Tas roadworkers win option of voluntary redundancy

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Tas roadworkers win option of voluntary redundancy

Tasmanian road workers affected by the sale of the Civil Construction Services Corporation have won the right to chose voluntary redundancy over employment with the purchaser Works Infrastructure.

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10/03

 

Tasmanian road workers affected by the sale of the Civil Construction Services Corporation have won the right to chose voluntary redundancy over employment with the purchaser Works Infrastructure.

The AIRC’s Vice-President Ross agreed to vary the CCC’s enterprise agreement to read that in the event of a sale an employee might 'elect to become redundant, in which case such an election shall be deemed to be an involuntary redundancy'.

Background

The CFMEU, AWU and the Civil Construction Services Corporation applied under s170MD(6) of the Workplace Relations Act to vary clause 9.5 of the CCC agreement with the aim of removing ambiguity regarding the payment of voluntary redundancy provisions.

It was generally agreed that the CCC agreement was negotiated in an environment of uncertainty about the future of the corporation. The North East and North West road maintenance contracts, to which CCC was a party,were due to be re-tendered. These maintenance contracts were a substantial part of CCC’s business. In these circumstances the employees were concerned about the security of their entitlements if CCC were sold. Three months after the agreement was certified, the State Government announced its intention to sell the CCC.

Clause 9.5 of the agreement dealt with the rights and obligations of the parties in the event that CCC was sold. It said that following a sale an employee whose position with CCC no longer existed might elect to take up another position on the same terms and conditions or become redundant, in which case the employee was entitled to the rights and benefits outlined in the enterprise agreement.

The AWU and CFMEU lodged s99 notifications regarding disputes over the interpretation of clause 9.5. The essence of the dispute was whether clause 9.5 provided CCC employees with the option of either accepting employment with the purchaser of the business or choosing to be made redundant. The unions contended that employees were entitled to the redundancy payments set out in clause 23 of the agreement. CCC argued that clause 23 only applied in cases of involuntary redundancy and hence had no application where an employee chose to be made redundant.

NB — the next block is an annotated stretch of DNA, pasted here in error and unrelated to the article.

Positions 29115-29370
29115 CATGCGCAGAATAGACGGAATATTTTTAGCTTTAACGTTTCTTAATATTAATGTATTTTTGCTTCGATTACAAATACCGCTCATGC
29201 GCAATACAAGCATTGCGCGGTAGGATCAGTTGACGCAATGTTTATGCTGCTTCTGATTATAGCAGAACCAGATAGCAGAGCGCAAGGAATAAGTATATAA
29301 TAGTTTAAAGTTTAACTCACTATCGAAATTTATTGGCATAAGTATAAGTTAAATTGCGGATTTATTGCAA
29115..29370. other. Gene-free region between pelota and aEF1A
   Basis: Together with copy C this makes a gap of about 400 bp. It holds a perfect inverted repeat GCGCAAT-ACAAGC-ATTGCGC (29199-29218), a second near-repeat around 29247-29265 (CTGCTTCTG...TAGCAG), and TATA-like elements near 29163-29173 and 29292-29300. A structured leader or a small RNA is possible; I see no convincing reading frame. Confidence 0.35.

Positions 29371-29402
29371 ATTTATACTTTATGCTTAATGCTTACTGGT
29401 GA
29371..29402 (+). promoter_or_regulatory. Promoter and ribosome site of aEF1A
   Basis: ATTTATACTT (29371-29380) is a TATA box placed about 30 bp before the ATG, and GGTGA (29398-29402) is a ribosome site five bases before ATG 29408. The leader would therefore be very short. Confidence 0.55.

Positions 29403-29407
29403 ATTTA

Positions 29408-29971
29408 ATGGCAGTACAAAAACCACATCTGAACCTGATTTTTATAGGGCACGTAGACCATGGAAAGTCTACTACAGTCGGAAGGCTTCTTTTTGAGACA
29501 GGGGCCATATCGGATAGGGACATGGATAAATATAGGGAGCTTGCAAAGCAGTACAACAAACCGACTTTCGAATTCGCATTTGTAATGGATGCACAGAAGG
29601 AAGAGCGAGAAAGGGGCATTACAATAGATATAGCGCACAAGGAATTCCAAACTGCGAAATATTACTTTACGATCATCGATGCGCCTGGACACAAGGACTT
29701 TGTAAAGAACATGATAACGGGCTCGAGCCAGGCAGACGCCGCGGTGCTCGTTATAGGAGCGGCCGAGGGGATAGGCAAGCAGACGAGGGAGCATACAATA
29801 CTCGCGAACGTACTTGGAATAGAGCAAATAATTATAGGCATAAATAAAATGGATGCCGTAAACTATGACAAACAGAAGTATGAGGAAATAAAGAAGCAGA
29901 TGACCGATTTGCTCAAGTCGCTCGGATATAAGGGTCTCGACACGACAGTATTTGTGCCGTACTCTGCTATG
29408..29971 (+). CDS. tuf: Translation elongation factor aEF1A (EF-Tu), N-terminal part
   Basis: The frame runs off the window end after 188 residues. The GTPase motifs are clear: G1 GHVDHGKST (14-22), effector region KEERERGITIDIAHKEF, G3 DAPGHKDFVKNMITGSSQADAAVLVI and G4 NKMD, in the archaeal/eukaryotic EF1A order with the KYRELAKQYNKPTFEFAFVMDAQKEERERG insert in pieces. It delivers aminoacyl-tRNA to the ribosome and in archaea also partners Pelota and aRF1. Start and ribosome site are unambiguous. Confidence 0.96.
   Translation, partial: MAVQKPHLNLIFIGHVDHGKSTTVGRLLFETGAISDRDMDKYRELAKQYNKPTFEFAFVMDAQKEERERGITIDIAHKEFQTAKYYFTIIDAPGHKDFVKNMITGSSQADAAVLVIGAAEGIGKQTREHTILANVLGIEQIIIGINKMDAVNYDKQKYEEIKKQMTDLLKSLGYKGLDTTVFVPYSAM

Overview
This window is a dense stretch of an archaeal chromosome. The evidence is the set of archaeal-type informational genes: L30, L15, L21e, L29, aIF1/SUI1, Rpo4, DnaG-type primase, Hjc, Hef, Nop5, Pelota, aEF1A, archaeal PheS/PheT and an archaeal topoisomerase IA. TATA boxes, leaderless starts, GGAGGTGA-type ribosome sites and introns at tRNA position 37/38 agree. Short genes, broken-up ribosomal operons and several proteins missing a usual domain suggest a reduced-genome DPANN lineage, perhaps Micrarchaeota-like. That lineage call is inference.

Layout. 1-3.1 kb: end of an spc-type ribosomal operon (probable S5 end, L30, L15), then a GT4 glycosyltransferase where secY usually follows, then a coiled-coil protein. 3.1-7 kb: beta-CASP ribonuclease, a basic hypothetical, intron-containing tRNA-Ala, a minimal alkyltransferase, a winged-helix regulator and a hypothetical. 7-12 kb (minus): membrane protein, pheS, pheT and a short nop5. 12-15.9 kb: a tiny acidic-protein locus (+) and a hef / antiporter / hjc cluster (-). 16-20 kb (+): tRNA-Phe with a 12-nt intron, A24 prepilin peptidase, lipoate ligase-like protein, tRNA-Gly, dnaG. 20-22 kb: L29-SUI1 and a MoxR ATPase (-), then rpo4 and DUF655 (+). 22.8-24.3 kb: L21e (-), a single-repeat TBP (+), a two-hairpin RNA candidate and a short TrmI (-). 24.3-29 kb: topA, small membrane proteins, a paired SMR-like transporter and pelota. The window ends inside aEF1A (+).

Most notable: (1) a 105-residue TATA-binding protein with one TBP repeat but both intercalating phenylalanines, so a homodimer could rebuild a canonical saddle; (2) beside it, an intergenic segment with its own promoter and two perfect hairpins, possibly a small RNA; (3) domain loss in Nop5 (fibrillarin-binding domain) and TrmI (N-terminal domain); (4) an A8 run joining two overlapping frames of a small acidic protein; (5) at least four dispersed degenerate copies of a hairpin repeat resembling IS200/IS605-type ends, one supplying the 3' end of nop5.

Consequently, the corporation contended, an employee who chose to be made redundant was only entitled to their accumulated annual and long service leave.

Findings

Vice-President Ross found the mutual intent of the parties at the time the agreement was made was that if an employee elected to be made redundant under clause 9.5 then they were entitled to the redundancy payments set out in clause 23. He said that while he accepted that the issue was not the subject of any detailed discussion at the EBA Negotiating Committee meetings, the evidence clearly established that both management and employee representatives were of the same mind in respect of the application of clause 23.

'The matter did not need to be articulated because, consistent with the corporation's past practice, it was assumed that the employee entitlements in respect of voluntary and involuntary redundancies would be the same.'

The Vice-President said he was satisfied that clause 9.5 of the agreement was ambiguous and uncertain and that he should exercise his discretion under s170MD(6) to remove the ambiguity by varying clause 9.5 in the manner proposed by the AWU and CFMEU. He said this would reflect the mutual intention of the parties at the time the agreement was made and be consistent with the information given by corporation representatives to CCC employees about how clause 9.5 would operate in practice.

He said he acknowledged CCC’s argument that the offer made to all employees by the purchaser, Works Infrastructure, would constitute acceptable alternative employment in the context of the relevant test case standard.

'While that is relevant to the exercise of my discretion, it is not determinative. It has to be weighed against the mutual intent of the parties and the information provided to the CCC employees.'

Vice-President Ross went on to say that as a matter of general industrial principle there was considerable force to CCC’s argument. 'If an employee is offered acceptable alternative employment they are not entitled to paid redundancy pay.

'However, I am not dealing with this matter in the abstract. I am dealing with it in the context of s170MD(6) and in my view I am obliged to give considerable weight to the mutual intention of the parties at the time the agreement was made.'

The Vice-President agreed to vary clause 9.5 to read that in the event of a sale an employee may elect 'to become redundant, in which case such an election shall be deemed to be an involuntary redundancy for the purposes of clause 23 of this certified agreement'.

See: The Australian Workers' Union, Construction, Forestry, Mining and Energy Union and Civil Construction Services Corporation t/as Civil ConstructionCorporation, AIRC PR939346, (13 October 2003).

 

 

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